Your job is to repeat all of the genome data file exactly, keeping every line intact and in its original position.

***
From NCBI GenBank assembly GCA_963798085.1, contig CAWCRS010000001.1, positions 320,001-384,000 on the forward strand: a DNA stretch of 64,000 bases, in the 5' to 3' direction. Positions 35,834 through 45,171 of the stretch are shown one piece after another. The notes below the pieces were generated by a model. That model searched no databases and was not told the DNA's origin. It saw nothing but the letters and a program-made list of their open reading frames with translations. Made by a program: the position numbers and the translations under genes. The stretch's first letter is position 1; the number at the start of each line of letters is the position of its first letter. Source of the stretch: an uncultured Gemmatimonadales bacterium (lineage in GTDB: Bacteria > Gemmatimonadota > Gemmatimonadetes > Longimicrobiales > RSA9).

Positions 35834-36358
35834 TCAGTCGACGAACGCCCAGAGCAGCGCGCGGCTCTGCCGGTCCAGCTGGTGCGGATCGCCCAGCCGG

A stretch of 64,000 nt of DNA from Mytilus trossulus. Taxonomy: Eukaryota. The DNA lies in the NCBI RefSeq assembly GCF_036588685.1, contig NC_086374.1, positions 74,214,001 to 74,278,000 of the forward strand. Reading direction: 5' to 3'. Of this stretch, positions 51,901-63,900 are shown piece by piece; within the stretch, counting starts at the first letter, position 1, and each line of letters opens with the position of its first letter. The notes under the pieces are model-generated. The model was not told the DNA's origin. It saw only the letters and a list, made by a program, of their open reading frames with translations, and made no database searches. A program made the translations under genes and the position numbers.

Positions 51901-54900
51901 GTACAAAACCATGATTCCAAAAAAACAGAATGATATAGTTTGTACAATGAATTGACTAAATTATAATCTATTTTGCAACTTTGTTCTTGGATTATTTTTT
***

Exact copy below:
From NCBI GenBank assembly GCA_963798085.1, contig CAWCRS010000001.1, positions 320,001-384,000 on the forward strand: a DNA stretch of 64,000 bases, in the 5' to 3' direction. Positions 35,834 through 45,171 of the stretch are shown one piece after another. The notes below the pieces were generated by a model. That model searched no databases and was not told the DNA's origin. It saw nothing but the letters and a program-made list of their open reading frames with translations. Made by a program: the position numbers and the translations under genes. The stretch's first letter is position 1; the number at the start of each line of letters is the position of its first letter. Source of the stretch: an uncultured Gemmatimonadales bacterium (lineage in GTDB: Bacteria > Gemmatimonadota > Gemmatimonadetes > Longimicrobiales > RSA9).

Positions 35834-36358
35834 TCAGTCGACGAACGCCCAGAGCAGCGCGCGGCTCTGCCGGTCCAGCTGGTGCGGATCGCCCAGCCGG

A stretch of 64,000 nt of DNA from Mytilus trossulus. Taxonomy: Eukaryota. The DNA lies in the NCBI RefSeq assembly GCF_036588685.1, contig NC_086374.1, positions 74,214,001 to 74,278,000 of the forward strand. Reading direction: 5' to 3'. Of this stretch, positions 51,901-63,900 are shown piece by piece; within the stretch, counting starts at the first letter, position 1, and each line of letters opens with the position of its first letter. The notes under the pieces are model-generated. The model was not told the DNA's origin. It saw only the letters and a list, made by a program, of their open reading frames with translations, and made no database searches. A program made the translations under genes and the position numbers.

Positions 51901-54900
51901 GTACAAAACCATGATTCCAAAAAAACAGAATGATATAGTTTGTACAATGAATTGACTAAATTATAATCTATTTTGCAACTTTGTTCTTGGATTATTTTTT